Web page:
U.S. Soccer will work with the Trump
administration, but Gulati admitted there remained lots of unanswered questions: who will be in Trump administration but most important, what are the terms of the 2026 World Cup bid process, which
won't be determined until January 2017.
“First, we haven’t made a decision about a World Cup bid," he said. "We won’t make a decision until we know what all the rules are. With regard to the election results, we respect the election and will work with whoever is in the White House — in this case, President-elect Trump and his team — if we decide to bid. A bid, if it should happen, relies critically on cooperation with the government in a number of areas. We look forward to working with the president-elect. He is an avid sports fan and we’ll wait to see if we bid and what the rules of engagement are."
“What I said [in June] was a joint bid would be more difficult if [Hillary Clinton] weren’t elected. But we’re not talking about a joint bid at this point. We’re not talking about any bid right now. I don’t think it will affect our final decision.”
In June, Gulati had said the world's perception of the United States would be affected by who's in the White House, and he said he didn't think U.S. Soccer's ties to Hillary Clinton -- former President Bill Clinton chaired the World Cup 2022 bid in 2010 and Clinton Foundation president Donna Shalala is a U.S. Soccer board member -- would be held against it with a Trump administration in place.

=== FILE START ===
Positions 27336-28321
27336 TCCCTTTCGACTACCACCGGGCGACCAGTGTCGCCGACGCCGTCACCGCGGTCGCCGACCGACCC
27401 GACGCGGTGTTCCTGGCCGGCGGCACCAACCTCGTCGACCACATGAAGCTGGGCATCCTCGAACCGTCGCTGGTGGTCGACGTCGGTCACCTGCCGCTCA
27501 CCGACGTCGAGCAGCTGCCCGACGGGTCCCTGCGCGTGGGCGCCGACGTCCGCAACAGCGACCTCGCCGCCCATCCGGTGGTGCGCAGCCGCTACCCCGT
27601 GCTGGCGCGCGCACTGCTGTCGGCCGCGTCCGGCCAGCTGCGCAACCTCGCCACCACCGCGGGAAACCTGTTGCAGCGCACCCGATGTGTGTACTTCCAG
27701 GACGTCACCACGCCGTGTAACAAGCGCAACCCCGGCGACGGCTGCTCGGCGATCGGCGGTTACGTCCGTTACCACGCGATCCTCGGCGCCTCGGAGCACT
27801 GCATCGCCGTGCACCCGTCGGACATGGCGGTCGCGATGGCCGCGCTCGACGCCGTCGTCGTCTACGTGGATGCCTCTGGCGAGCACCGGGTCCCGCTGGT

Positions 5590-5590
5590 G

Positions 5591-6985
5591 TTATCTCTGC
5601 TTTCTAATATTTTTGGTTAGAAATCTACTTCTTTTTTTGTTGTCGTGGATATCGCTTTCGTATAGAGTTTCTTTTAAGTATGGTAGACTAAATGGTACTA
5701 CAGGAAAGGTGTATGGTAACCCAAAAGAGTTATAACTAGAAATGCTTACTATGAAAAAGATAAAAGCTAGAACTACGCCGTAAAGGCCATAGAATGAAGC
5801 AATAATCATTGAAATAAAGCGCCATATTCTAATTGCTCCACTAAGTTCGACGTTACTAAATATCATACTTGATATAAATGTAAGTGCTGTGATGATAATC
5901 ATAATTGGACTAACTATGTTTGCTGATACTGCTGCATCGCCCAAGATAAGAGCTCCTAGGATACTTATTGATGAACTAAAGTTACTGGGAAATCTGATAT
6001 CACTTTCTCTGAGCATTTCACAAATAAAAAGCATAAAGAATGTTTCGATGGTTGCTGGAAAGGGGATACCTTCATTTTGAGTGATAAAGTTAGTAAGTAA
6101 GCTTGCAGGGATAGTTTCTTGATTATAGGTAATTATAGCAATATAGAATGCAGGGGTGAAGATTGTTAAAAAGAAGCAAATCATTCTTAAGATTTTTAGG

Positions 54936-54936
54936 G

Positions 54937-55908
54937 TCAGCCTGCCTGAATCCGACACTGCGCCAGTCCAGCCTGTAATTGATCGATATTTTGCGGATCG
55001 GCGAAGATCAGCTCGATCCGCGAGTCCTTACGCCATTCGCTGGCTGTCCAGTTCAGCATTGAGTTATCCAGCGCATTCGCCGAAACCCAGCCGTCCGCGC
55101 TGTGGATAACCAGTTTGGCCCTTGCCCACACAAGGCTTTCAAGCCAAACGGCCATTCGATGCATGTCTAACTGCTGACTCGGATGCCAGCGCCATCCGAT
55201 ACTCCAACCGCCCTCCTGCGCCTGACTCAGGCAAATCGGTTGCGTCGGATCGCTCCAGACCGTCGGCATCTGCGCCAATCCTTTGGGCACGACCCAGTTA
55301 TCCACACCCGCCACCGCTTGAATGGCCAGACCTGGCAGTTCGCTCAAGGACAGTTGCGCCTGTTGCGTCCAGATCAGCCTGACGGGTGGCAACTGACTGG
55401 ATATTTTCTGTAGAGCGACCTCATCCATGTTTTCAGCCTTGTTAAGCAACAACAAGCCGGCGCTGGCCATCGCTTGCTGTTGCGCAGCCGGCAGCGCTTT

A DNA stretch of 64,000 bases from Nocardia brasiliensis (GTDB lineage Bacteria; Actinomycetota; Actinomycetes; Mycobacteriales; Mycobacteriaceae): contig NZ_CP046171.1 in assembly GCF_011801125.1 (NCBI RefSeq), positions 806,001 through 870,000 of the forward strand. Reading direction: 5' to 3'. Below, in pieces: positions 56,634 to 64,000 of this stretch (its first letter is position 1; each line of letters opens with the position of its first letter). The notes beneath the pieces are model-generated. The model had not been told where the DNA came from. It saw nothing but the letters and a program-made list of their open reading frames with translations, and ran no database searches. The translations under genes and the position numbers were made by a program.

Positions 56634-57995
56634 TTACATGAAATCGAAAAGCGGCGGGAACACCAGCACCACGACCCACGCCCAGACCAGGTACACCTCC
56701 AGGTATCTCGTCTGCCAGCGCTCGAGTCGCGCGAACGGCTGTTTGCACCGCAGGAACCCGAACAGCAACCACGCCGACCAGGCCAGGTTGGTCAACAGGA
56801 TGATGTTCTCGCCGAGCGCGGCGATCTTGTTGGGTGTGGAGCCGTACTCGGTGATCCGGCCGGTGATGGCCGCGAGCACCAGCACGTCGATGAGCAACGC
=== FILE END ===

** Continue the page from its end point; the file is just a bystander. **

He noted the number of government officials who were soccer fans -- something that was unimaginable in 1988 when the USA won the bid to host the 1994 World Cup.
“We will have the ability to approach the right people," he said. "We’ll develop those relationships. In the White House today and in the White House on [January] 21st, there will be people in the building who love the game. Frankly, that is true in every statehouse across the country. That’s different than 20 years ago. That reflects the changing nature of the game and the importance of the game in the country.”
Gulati said the USA's options were to bid alone, bid with Mexico or Canada, bid with both neighbors or not bid at all. The terms of joint bids will still need to be determined -- including a fundamental issue: who among them, if at any of them, get automatic bids as hosts.
"[Within U.S. Soccer]," he noted, "we have some very different opinions, even within our own board [of directors], about that — about feasibility, about desirability, the need for a joint bid."
In other topics discussed with a roundtable of media representatives on Friday before the USA-Mexico game in Columbus, Gulati said:
On the possibility of a coaching change if the men's national team got bad results in the Hexagonal:
-- "We've never changed coaches in qualifying since 1989." (Bob Gansler became the full-time coach in place of Lothar Osiander, who held the position on a part-time basis while holding down his job at a San Francisco restaurant.)
On whether he'll have opposition or whether he'll run again for U.S. Soccer president in 2018:
-- "No idea. No decision."
On term limits for U.S. president, a position he has held for three-plus four-year terms:
-- U.S. Soccer will propose term limits for all board members (three four-year terms). The proposals will be voted on in 2017. (He said they'd likely include a plus-one clause, so anyone termed out by new by-laws would get the possibility to serve one more term.)
On the future of the NASL, which will lose two teams (Ottawa and Tampa Bay) to the USL and one team (Minnesota United) to MLS:
"I am fully confident it will go forward."
On the future of the U-17 residency program in Bradenton ...
-- It will be evaluated. Gulati said the youth landscape may have changed sufficiently -- academy programs and local residency programs developed by MLS clubs -- that it is no longer necessary.